Heavily Doped Semiconductor Nanocrystal Quantum Dots

Banin Uri, HUJI, Faculty of Science, The Center for Nanoscience and Nanotechnology

This method enables tight control of electronic properties:



  • Intentionally inserting impurity atoms into a crystal, or doping, is the basis for the widespread application of semiconductors in electronic and electro-optic components.
  • An additional way to tune the properties of semiconductor structures is by controlling their size and dimensionality via quantum confinement effects.
  • Colloidal semiconductor nanocrystals are a family of materials that have size-dependent optical and electronic properties, and lend themselves to the simple manufacture of nanocrystal-based light-emitting diodes, solar cells, and transistor devices.
  • However, doping has proven elusive for strongly confined colloidal semiconductor nanocrystals.

Our Innovation

Simple, room-temperature method for doping semiconductor nanocrystals with metal impurities. Exquisite control of the electronic properties, including the band gap and Fermi energy achieved through changing the dopant type and concentration.


Illustration of dopants and their related electronic wavefunctions within a semiconductor nanocrystal. Left is the theoretical case of a single dopant. Right is the case of multiple dopants.The diameter of the nanocrystals can be tuned between 2-10 nm, providing further contrl on their properties.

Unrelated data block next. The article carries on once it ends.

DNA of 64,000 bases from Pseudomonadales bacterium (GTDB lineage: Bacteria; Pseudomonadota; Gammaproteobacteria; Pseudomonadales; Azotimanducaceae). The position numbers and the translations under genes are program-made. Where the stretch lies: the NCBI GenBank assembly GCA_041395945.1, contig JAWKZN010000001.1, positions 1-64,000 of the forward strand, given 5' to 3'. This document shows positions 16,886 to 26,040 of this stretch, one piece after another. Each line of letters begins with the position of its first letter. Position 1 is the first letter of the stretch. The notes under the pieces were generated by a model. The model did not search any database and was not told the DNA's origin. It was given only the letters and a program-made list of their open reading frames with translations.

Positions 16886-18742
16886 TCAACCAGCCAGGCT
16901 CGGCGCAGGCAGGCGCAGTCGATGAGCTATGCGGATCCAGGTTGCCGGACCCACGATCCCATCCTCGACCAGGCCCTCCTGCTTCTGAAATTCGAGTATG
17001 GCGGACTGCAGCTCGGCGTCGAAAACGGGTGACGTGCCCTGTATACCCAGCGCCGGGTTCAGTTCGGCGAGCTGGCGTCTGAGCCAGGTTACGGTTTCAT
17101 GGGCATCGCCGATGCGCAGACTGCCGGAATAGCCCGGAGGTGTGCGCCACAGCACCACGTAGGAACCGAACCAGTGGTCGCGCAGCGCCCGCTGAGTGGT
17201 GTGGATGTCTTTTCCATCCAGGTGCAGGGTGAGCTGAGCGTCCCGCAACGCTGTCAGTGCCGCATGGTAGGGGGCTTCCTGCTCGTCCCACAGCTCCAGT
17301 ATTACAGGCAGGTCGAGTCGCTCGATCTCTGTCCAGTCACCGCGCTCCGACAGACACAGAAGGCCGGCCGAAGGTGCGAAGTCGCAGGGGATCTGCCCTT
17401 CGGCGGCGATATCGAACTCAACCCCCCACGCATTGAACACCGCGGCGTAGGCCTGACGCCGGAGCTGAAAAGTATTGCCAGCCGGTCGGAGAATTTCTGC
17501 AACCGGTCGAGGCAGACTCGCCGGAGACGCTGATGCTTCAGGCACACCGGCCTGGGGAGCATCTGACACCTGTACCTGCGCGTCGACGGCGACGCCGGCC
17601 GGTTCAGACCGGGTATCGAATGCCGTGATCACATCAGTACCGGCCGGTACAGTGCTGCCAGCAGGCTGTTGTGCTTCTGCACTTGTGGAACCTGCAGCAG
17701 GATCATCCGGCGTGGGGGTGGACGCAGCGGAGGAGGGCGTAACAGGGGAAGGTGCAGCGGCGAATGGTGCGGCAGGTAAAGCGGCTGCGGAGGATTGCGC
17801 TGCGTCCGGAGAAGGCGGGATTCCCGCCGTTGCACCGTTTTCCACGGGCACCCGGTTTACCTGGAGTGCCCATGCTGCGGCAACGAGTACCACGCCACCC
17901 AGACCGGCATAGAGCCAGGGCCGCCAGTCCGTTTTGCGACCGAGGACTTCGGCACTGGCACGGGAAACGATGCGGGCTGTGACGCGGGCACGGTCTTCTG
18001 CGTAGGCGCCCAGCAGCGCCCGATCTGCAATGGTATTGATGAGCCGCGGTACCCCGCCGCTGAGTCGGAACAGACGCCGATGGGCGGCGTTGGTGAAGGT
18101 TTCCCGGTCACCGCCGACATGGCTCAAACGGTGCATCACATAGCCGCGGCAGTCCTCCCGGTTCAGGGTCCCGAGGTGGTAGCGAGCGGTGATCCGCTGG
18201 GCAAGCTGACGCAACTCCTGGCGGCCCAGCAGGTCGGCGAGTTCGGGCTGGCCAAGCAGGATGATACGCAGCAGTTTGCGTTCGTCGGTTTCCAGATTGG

Key Features

  • First demonstration of electronic doping of quantum confined semiconductor nanocrystals under heavily doped regime
  • Provided understanding of the effects of heavy doping in semiconductor nanocrystals
  • Simple doping method in solution at room temperature using metal dopant atoms developed

Development Milestones

  • Project in research phase, moving towards demonstrating a device based on doped nanocrystals

The Opportunity

  • The ability to closely control the synthesis of doped nanocrystals, together with a better understanding of heavily-doped colloidal Quantum Dots opens potential avenues for solar cells, thin-film transistors, and diverse electronic and optoelectronic devices.


Patent Status

Granted US 9,543,385